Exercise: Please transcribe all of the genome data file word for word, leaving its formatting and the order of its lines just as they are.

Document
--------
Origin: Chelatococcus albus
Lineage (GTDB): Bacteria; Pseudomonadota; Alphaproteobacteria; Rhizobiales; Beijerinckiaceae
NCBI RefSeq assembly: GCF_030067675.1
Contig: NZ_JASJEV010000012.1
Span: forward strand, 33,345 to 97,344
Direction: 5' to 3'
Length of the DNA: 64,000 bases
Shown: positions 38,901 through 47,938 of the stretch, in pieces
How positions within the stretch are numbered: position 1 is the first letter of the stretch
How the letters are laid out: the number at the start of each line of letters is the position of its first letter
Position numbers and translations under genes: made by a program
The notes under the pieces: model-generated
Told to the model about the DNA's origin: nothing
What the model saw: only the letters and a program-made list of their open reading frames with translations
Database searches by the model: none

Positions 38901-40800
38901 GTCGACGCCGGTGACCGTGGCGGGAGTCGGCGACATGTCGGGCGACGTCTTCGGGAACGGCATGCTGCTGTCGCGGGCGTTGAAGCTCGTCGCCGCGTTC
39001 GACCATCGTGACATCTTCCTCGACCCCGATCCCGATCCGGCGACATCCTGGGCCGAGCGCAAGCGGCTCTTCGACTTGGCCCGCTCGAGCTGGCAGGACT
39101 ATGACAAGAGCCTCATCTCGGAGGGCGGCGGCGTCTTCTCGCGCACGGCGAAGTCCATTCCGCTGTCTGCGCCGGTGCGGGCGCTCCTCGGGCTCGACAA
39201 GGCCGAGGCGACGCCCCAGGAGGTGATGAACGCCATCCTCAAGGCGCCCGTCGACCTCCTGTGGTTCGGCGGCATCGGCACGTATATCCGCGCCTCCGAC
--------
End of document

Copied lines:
Origin: Chelatococcus albus
Lineage (GTDB): Bacteria; Pseudomonadota; Alphaproteobacteria; Rhizobiales; Beijerinckiaceae
NCBI RefSeq assembly: GCF_030067675.1
Contig: NZ_JASJEV010000012.1
Span: forward strand, 33,345 to 97,344
Direction: 5' to 3'
Length of the DNA: 64,000 bases
Shown: positions 38,901 through 47,938 of the stretch, in pieces
How positions within the stretch are numbered: position 1 is the first letter of the stretch
How the letters are laid out: the number at the start of each line of letters is the position of its first letter
Position numbers and translations under genes: made by a program
The notes under the pieces: model-generated
Told to the model about the DNA's origin: nothing
What the model saw: only the letters and a program-made list of their open reading frames with translations
Database searches by the model: none

Positions 38901-40800
38901 GTCGACGCCGGTGACCGTGGCGGGAGTCGGCGACATGTCGGGCGACGTCTTCGGGAACGGCATGCTGCTGTCGCGGGCGTTGAAGCTCGTCGCCGCGTTC
39001 GACCATCGTGACATCTTCCTCGACCCCGATCCCGATCCGGCGACATCCTGGGCCGAGCGCAAGCGGCTCTTCGACTTGGCCCGCTCGAGCTGGCAGGACT
39101 ATGACAAGAGCCTCATCTCGGAGGGCGGCGGCGTCTTCTCGCGCACGGCGAAGTCCATTCCGCTGTCTGCGCCGGTGCGGGCGCTCCTCGGGCTCGACAA
39201 GGCCGAGGCGACGCCCCAGGAGGTGATGAACGCCATCCTCAAGGCGCCCGTCGACCTCCTGTGGTTCGGCGGCATCGGCACGTATATCCGCGCCTCCGAC